Sunday, May 21, 2017

Skirmish Style Housecleaning

After two weeks away in the wine country teaching poetry to kids, the house was a mess. Dirty dishes, a septic sink (we don't have a garbage disposal), sticky floors dressed in frilly layers of multiple meals. My first real day back home was dedicated to housecleaning. Ugh.

When I mopped the floors, and vacuumed, my back was well behaved as a kitten. No pain. By the time I got to the stove and the microwave, I was yowling like a banshee, my stupid back spasm was, well, acting spazzy. No rhyme nor reason for it to randomly fire off like that.

So I'm once again lying flat. Waiting for the spasms to stop. Apparently foray and skirmish style housecleaning is the way to go. Ellin Barret said: "The spine specialist and physiatrist said vacuuming, mopping, sweeping, loading & unloading dishwasher or dryer are the worst." No dishwasher here, strictly old school. Rich Arik, who once was an ergonomic consult, said: "Use a board or brick to raise one foot on while cooking, dishes etc. It helps maintain lumbar curvature." The spine is a sadist, I say.

Marsha Calhoun said: "Conducting the forays and skirmishes is one approach, but have you considered going into management rather than being the boots on the ground?" I love Penelope la Montagne's suggestion: "You might want to forego housecleaning altogether."

John Coughlin mentioned petting the cat was as close as he ever got to mopping the floors. Maybe I should get a cat to mop the floors.

Well, I'm certainly not letting my stinkin' back slow me down. The attacks are a bit random. So, if I can manage a repetitive movement or chore and keep moving, then it's less likely to spasm.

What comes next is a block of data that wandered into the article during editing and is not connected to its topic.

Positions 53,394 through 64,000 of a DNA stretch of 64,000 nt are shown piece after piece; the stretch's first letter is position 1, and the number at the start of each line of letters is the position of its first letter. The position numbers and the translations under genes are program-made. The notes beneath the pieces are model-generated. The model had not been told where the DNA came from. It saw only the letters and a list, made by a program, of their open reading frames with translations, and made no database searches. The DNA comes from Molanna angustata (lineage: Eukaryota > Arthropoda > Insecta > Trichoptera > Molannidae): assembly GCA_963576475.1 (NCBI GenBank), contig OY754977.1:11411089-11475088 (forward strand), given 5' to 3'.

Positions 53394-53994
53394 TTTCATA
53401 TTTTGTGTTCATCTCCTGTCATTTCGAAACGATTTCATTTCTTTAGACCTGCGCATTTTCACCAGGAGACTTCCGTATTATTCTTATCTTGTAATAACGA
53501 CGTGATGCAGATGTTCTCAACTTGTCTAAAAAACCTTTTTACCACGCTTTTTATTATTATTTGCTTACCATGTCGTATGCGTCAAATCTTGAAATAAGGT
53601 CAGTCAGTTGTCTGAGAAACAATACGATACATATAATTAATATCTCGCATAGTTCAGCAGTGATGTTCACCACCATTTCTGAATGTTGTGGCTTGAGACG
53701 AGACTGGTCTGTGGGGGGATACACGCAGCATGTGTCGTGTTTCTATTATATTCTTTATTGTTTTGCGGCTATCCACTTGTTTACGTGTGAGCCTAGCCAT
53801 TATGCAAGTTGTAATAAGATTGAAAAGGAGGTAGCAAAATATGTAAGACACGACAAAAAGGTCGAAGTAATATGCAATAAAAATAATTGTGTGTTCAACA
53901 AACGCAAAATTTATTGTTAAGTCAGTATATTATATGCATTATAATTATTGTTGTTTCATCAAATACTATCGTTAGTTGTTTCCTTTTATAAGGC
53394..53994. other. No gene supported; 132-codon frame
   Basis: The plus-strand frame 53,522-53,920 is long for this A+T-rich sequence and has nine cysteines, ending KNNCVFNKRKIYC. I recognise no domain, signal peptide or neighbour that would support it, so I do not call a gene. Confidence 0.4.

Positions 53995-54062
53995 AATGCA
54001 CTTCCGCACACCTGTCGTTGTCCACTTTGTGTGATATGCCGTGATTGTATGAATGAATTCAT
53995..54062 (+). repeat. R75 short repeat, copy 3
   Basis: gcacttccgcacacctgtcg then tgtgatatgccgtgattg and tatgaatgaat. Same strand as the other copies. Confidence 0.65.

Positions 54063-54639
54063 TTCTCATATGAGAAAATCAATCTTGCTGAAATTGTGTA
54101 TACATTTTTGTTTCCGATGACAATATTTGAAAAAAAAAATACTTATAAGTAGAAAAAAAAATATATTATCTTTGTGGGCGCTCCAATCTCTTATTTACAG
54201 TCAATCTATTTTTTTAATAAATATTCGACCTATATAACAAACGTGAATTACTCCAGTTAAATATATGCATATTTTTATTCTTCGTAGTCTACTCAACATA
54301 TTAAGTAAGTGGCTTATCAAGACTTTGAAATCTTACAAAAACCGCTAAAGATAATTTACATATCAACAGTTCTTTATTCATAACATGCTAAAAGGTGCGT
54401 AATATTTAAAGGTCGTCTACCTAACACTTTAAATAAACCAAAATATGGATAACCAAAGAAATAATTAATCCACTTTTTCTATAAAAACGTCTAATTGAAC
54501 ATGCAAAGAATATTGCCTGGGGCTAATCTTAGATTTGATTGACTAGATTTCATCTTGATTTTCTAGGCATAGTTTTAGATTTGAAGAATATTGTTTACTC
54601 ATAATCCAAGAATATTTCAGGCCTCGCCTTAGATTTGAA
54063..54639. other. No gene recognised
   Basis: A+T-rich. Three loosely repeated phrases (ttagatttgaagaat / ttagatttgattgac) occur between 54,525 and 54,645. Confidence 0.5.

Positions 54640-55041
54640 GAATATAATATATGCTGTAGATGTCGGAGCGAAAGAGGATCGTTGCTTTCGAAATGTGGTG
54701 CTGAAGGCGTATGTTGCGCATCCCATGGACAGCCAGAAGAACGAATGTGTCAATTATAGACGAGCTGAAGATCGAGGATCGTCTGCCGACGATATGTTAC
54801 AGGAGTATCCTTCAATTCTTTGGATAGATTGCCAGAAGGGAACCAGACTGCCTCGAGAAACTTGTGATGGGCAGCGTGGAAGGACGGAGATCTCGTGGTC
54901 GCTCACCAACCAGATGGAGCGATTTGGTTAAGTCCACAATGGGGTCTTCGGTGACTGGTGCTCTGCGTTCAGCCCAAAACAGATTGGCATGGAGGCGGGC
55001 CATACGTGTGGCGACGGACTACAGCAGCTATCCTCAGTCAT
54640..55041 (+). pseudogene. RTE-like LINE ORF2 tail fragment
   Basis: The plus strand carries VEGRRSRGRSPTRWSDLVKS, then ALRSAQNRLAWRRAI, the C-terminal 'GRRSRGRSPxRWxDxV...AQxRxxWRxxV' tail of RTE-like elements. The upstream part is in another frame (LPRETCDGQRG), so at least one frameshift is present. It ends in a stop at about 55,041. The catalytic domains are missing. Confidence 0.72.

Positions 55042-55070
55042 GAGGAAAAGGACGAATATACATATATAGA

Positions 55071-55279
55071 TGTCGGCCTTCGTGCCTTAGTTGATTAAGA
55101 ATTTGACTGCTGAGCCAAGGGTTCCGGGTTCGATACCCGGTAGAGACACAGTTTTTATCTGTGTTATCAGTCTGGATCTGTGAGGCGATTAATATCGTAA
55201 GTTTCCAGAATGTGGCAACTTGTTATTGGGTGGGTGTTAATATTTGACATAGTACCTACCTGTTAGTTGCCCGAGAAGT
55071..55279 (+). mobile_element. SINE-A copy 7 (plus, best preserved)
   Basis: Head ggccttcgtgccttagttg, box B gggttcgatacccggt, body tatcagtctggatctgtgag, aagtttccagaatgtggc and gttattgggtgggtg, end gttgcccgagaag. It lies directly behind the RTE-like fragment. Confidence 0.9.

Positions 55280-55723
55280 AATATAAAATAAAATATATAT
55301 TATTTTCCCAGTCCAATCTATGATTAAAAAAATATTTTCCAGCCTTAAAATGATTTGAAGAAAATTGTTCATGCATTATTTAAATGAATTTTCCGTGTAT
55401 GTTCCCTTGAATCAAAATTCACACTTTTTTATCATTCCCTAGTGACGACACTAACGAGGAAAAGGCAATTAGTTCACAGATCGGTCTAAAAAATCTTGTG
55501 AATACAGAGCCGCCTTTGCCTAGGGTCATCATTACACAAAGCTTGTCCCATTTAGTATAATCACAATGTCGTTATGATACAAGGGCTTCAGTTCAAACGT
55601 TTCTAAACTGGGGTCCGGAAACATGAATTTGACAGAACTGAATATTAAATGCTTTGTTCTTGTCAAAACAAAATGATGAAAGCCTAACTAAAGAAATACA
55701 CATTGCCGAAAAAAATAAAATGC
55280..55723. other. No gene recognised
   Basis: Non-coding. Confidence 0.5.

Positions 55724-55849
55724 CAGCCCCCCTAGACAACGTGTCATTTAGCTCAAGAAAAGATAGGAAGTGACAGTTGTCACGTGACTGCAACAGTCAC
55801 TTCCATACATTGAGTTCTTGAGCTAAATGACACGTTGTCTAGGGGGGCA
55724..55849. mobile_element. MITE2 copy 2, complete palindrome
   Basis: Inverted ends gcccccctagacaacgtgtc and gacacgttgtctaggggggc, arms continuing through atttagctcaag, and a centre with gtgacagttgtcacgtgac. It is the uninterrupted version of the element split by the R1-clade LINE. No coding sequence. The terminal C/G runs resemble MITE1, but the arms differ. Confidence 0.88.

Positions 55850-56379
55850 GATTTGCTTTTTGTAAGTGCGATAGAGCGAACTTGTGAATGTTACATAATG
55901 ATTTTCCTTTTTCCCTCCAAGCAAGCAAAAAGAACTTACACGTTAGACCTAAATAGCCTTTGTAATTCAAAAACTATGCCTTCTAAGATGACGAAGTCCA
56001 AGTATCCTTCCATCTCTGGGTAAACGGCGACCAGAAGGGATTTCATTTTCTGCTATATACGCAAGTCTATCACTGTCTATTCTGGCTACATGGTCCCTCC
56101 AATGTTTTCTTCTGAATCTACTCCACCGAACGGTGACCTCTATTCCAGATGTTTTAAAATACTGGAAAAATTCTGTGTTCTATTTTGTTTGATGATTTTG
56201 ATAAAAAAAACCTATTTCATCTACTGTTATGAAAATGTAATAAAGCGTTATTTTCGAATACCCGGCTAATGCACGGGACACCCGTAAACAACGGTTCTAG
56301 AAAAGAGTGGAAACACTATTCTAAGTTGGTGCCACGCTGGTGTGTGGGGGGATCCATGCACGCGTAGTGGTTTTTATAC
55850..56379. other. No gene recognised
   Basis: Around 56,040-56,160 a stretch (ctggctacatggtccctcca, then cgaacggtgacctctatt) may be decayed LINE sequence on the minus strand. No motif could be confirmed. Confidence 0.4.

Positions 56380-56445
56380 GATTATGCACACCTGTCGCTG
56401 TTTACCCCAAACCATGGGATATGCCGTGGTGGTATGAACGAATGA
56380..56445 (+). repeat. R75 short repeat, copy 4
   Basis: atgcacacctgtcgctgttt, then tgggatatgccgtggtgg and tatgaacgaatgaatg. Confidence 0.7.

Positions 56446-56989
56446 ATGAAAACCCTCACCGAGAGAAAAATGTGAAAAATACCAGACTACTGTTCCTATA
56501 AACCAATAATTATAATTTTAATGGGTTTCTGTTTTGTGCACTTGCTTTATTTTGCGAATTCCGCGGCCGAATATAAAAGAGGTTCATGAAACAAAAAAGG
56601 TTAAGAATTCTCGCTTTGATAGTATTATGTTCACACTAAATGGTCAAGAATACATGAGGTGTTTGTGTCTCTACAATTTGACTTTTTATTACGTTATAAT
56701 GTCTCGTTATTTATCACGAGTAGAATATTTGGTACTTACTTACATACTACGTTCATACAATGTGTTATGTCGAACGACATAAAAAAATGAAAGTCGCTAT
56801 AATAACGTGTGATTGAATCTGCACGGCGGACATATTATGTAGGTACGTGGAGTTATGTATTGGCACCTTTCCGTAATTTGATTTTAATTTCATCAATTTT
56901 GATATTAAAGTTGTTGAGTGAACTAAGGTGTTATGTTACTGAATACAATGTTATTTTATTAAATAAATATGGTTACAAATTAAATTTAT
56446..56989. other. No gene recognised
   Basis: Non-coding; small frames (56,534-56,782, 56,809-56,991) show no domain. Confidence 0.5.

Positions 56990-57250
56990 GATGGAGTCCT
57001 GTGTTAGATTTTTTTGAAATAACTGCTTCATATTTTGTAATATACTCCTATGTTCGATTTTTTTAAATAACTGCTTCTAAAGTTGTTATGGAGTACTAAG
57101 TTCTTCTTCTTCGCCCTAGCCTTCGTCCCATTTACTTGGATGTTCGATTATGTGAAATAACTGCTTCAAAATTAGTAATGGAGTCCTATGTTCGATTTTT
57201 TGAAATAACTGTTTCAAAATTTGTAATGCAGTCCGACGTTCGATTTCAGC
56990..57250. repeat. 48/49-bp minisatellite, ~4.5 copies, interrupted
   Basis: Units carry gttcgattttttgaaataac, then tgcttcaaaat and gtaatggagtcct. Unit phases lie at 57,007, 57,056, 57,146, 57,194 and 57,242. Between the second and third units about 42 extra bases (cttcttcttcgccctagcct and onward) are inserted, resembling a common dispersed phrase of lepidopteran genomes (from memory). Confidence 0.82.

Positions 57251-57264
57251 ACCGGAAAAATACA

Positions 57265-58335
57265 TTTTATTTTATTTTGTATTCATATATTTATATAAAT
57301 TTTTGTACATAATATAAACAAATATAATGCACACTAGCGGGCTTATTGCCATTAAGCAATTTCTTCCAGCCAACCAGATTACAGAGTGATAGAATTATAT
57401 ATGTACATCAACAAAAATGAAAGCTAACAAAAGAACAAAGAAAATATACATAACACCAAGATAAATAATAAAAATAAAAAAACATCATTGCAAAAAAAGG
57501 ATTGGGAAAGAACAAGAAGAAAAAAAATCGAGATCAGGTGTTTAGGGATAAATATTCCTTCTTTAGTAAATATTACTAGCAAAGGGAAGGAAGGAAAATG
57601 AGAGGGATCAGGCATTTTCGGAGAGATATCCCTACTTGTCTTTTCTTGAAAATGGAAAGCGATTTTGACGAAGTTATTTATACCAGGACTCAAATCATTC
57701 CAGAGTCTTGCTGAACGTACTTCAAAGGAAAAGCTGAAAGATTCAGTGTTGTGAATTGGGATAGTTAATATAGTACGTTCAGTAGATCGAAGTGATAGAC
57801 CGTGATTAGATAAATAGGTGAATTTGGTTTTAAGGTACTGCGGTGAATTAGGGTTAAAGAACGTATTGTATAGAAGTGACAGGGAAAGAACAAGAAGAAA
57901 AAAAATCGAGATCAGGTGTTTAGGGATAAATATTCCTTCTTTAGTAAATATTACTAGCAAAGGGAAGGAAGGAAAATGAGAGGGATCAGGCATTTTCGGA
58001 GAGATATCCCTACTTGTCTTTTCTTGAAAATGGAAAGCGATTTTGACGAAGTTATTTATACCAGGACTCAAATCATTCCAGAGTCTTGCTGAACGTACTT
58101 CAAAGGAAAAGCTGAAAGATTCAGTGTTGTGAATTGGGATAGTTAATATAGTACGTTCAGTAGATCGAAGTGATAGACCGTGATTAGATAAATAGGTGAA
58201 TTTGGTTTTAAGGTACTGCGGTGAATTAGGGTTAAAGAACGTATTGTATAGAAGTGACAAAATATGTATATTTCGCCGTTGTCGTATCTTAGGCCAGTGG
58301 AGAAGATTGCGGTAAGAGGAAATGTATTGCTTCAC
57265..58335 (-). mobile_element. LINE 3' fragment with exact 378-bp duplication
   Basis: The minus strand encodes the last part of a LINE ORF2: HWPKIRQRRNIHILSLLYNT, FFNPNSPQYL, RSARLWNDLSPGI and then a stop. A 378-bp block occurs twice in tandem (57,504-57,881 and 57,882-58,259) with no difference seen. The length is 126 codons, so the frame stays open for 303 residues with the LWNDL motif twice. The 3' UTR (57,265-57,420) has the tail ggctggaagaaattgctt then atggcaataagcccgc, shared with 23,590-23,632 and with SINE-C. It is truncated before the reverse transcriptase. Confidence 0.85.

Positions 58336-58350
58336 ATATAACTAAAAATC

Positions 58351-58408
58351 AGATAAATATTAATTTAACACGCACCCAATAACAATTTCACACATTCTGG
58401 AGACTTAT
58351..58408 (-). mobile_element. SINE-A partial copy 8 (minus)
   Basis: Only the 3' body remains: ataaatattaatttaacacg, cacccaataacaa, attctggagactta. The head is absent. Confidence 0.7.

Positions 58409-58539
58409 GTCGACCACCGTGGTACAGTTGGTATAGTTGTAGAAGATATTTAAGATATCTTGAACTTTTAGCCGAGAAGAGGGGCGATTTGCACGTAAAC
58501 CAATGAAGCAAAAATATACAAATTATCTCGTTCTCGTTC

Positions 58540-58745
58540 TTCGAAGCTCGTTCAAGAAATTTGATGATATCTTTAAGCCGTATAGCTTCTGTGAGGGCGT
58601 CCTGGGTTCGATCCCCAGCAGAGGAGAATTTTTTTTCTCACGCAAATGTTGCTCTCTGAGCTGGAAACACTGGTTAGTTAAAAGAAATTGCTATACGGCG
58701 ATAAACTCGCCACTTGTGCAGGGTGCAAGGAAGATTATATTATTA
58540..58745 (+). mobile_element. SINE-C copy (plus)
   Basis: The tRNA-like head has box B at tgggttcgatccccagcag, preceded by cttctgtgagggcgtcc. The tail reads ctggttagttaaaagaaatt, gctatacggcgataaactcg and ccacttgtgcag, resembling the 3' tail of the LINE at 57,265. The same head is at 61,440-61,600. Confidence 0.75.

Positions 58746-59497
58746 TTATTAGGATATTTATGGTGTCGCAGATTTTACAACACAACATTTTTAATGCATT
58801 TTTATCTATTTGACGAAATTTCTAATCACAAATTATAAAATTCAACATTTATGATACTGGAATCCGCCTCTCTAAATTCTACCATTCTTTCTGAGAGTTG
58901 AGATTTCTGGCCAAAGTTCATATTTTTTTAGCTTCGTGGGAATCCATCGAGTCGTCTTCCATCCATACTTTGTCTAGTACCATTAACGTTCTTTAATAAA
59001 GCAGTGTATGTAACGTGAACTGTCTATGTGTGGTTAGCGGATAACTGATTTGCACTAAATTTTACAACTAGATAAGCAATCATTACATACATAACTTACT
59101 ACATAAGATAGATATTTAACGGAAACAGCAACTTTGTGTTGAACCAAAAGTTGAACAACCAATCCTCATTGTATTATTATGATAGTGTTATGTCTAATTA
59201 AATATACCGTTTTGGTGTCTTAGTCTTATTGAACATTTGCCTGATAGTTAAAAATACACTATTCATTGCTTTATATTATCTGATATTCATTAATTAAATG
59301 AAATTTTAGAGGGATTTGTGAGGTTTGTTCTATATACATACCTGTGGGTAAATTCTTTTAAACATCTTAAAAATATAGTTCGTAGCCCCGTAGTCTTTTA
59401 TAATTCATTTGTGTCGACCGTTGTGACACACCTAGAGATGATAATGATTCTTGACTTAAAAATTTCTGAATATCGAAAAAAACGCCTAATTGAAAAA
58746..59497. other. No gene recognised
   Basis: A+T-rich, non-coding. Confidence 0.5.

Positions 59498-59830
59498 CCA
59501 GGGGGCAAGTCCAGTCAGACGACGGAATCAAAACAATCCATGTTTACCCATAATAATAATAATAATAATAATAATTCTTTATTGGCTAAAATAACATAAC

However, when I stop to rest, it's a different story. Comes back with a vengeance. Peristalsis, I can feel it sweep across my lumbar region up to the thoracic. The trigger seems to be when I raise my arms and twist. It's definitely raised arm and sideways motion that triggers it. No rest for the weary, or the wicked. No more doing the Twist either.

One stationary stress trigger is sitting in a hard chair. In other words, the so-called "correct" chair posture that's been drummed into us since kindergarten, can trigger a spasm. In fact, is probably the root cause of this round of spasms. I'm fine if I sit slouched back, with spine curled, legs akimbo and at odd angles. A cranky T8 vertebra doesn't help. One foot slightly raised when standing, brings relief.

It was so bad the other day that whenever my cousin accelerated the car, I'd yowl, then I finally learned to tighten all my muscles whenever we had to stop and start. I had serious washboard abs by the time we got home from all that flexing,

I think this back spasm stems from the same injury that dates back to when I got a spasm from coughing so hard in March... If I had some money, I'd go to a chiaropractor and see if that would help. I'm avoiding taking Flexeril, which makes me googley-eyed, but this has been going on for more than a month. 

The other night, we were outside the Alexander Valley Bar sitting in cold metal tractor seat chairs all evening, which sent me over the edge. I tried standing, but it was too late. That familiar tawny pull in the lower back begins its ascent up my spine. Probably the aggravation point for this round of spasms. Wine didn't help.

Reception is still chilly at home. Neil and I don't speak unless when spoken to. No wonder my back hurts. At least my feet no longer stick to the floor.

Back Spasm 2.0

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